Mix the flour, cinnamon, oats, salt and chopped pecans in a large bowl. In another pan, melt the butter and remaining 100g sugar, then pour over the flour mixture. Mix together until you have a rough dough.

Press half of the dough over the bottom of the baking tin, then spread the gooseberry mixture on top. Sprinkle the remaining dough on top – I found it easier to crumble it with my fingers, so it didn’t cover the jam layer entirely and was quite chunky.

Place in the pre-heated oven and cook for 25-30 minutes until nicely browned. Cool in the tin, then cut into 16 bars and enjoy with a nice cup of tea or coffee. So good.

Gooseberry flapjack slice

My final recipe is a simple lemon posset served with a roast gooseberry & orange compote, which is an adaptation of the roasted rhubarb compote I’ve shared many times before. Possets are so quick and simple to make, I can’t think why we don’t make them more often! The Waitrose recipe that gave me the idea made elderflower creams by adding elderflower cordial to the cream, but I opted for a lemon posset, as I haven’t made any elderflower cordial yet this year: also on my To Do list, but definitely not in wet weather. That’s a sure way to end up with mouldy cordial…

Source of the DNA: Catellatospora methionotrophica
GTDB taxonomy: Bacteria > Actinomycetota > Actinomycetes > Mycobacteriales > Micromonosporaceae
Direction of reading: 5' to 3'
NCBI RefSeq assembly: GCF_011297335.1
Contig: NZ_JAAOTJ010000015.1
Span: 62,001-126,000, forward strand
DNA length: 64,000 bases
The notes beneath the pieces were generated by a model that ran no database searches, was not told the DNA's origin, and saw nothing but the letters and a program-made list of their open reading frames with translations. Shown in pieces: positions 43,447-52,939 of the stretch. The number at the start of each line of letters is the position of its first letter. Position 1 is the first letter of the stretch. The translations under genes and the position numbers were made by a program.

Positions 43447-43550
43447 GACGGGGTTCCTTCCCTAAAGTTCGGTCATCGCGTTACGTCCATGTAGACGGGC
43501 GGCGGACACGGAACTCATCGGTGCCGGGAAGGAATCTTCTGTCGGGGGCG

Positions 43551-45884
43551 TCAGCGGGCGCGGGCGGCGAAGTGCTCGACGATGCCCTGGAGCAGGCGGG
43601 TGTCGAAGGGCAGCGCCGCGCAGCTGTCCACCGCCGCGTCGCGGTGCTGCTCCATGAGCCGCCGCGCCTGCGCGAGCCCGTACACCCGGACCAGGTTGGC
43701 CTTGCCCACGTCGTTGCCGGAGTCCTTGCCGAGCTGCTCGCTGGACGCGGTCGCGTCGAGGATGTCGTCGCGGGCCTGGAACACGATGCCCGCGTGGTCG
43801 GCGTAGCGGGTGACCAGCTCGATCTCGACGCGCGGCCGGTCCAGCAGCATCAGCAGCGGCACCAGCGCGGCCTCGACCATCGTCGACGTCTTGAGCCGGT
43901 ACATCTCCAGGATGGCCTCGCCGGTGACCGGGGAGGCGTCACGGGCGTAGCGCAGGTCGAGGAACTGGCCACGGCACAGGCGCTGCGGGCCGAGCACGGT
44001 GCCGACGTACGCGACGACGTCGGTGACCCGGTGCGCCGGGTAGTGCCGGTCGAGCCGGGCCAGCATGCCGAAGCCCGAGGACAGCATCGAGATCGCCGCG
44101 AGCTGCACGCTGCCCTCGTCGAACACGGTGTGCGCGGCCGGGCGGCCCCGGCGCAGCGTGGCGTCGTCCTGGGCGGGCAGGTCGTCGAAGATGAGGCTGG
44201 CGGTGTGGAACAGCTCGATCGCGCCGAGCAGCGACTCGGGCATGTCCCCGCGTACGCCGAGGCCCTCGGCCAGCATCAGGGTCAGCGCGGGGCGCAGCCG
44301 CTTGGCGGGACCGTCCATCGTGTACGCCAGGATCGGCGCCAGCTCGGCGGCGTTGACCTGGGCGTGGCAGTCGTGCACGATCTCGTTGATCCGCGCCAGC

Lemon Posset with Gooseberry & Orange Compote – serves 4

Lemon posset with gooseberry compote

500g gooseberries
Juice and grated zest of one orange
3-4 tbsp brown sugar (or to taste)
300ml double cream
75g caster sugar
Grated zest and juice of 1 large lemon (or 2 small)

First make the compote by topping and tailing the gooseberries and putting in a rectangular shallow baking dish with the juice and zest of the orange and sprinkling over the brown sugar. Cook in a pre-heated oven at 160°C fan (Gas 4) until tender, but still whole, for about 30-40 minutes. Leave to cool. You can add 1 tbsp elderflower cordial at this stage if you feel so inclined – or even elderflower liqueur if you have it!

For the posset, place the double cream, lemon zest and sugar in a small pan and gently bring to the boil, stirring until the sugar dissolves. Then boil for 3 minutes before removing from the heat. Stir in the lemon juice and sieve the cream mixture to remove any large pieces of lemon zest. Pour into small glass dishes, leaving room at the top for the compote, and put in the fridge to chill for 3-4 hours or overnight. It’s quite rich so don’t be fooled by the relatively small amounts!

To serve, gently spoon some of the compote onto each set dessert. These are also good served on their own, or they’re delicious with sliced strawberries instead of compote. Any fruit would work, in fact – and a dash of elderflower cordial would make a nice addition to the posset too, before the setting stage, if you felt so inclined.

Gooseberries

 

Gooseberries Galore

Gooseberries bumper crop